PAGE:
> > > >>
> > > >> def production_function(arg1, arg2, ..., _print=print,
> > > >> _from_pex=PexInfo.from_pex):
> > > >>    # use _print, _from_pex
> > > >>
> > > >> or
> > > >>
> > > >> class ProductionClass(object):
> > > >>   def __init__(self, arg1, arg2, ..., _print=print,
> > > >> _from_pex=PexInfo.from_pex):
> > > >>     self._print = _print
> > > >>     self._from_pex = _from_pex
> > > >>
> > > >>   def method(self):
> > > >>     # Use self._print, self._from_pex, etc
> > > >>
> > > >> Then tests can explicitly replace the dependencies of the
> > > unit-under-test
> > > >> with mocks:
> > > >>
> > > >> def test_production_function():
> > > >>   mock_print = create_autospec(print, spec_set=True)
> > > >>   mock_pex_info = create_autospec(PexInfo, instance=True,
> > spec_set=True)
> > > >>   mock_from_pex = create_autospec(PexInfo.from_pex, spec_set=True,
> > > >> return_value=mock_pex_info)
> > > >>   mock_pex_info.build_properties = {}
> > > >>
> > > >>
> > > >>   production_function(arg1, arg2, ..., _print=mock_print,
> > > >> _from_pex=mock_from_pex)
> > > >>   # or
> > > >>   prod = ProductionClass(arg1, arg2, ..., _print=mock_print,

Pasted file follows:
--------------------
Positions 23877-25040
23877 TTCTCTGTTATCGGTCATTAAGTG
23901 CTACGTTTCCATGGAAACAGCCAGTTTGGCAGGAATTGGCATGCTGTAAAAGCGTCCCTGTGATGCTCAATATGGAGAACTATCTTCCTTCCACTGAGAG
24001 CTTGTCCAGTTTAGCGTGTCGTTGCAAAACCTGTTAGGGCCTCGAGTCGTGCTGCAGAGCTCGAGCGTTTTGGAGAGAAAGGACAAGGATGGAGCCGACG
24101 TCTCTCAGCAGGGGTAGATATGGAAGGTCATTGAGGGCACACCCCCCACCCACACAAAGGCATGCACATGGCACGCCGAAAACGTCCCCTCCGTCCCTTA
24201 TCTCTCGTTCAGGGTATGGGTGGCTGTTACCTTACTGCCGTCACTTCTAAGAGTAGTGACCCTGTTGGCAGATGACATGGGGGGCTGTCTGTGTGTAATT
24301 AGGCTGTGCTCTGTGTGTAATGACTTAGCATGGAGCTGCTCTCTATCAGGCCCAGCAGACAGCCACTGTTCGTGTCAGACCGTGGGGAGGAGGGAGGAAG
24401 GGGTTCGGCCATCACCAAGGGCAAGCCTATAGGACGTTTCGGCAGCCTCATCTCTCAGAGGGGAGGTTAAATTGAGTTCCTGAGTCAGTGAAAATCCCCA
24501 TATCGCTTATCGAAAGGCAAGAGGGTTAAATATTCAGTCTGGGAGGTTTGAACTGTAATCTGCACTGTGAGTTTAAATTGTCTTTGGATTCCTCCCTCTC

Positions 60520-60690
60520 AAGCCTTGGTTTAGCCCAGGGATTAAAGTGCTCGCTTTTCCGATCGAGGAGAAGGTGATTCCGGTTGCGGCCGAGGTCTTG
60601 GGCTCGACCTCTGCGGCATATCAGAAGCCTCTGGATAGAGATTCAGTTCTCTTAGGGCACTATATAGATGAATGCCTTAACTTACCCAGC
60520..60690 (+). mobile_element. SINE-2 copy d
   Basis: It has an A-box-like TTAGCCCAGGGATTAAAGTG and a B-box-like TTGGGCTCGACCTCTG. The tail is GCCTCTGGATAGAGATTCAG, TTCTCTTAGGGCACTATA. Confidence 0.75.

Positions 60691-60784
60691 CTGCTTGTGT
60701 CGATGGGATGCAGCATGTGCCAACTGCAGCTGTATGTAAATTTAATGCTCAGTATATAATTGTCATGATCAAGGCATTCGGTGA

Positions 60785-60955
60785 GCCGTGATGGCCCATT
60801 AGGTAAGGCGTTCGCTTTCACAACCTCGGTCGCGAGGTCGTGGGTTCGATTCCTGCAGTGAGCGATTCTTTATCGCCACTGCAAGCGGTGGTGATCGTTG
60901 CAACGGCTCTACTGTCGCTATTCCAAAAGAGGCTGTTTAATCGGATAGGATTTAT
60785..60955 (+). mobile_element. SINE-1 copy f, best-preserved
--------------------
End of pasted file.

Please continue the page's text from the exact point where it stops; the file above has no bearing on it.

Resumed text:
> > > >> _from_pex=mock_from_pex)
> > > >>   prod.method()
> > > >>
> > > >>   mock_print.assert_called_once_with("Some string")
> > > >>   # other assertions about what the class-under-test did with the
> > mocked
> > > >> deps
> > > >>
> > > >> There are a good number of properties that this allows:
> > > >>
> > > >> 1. No unused dependencies - if a parameter is unused the linter will
> > > still
> > > >> complain
> > > >> 2. Can't mock out something the unit-under-test isn't actually
> using -
> > > if
> > > >> you give a kwarg parameter that isn't defined the test will raise
a
> > > >> TypeError
> > > >> 3. No action-at-a-distance - you can't mock the
> > > dependency-of-a-dependency
> > > >> (in this case PexInfo.build_properties instead of PexInfo.from_pex)
> > > >> 4. Thread-safety - patch is not thread-safe as it's temporarily
> > > replacing
> > > >> global state for the duration of the test.
> > > >>
> > > >> I'd like to propose that we consider use of mock.patch in our tests
> to
> > > be a
> > > >> code smell that should be refactored to use explicit injection at
> our
> > > >> earliest convenience
> > > >>
> > >
> >
>
>
>
> --
> Kevin Sweeney
> @kts
>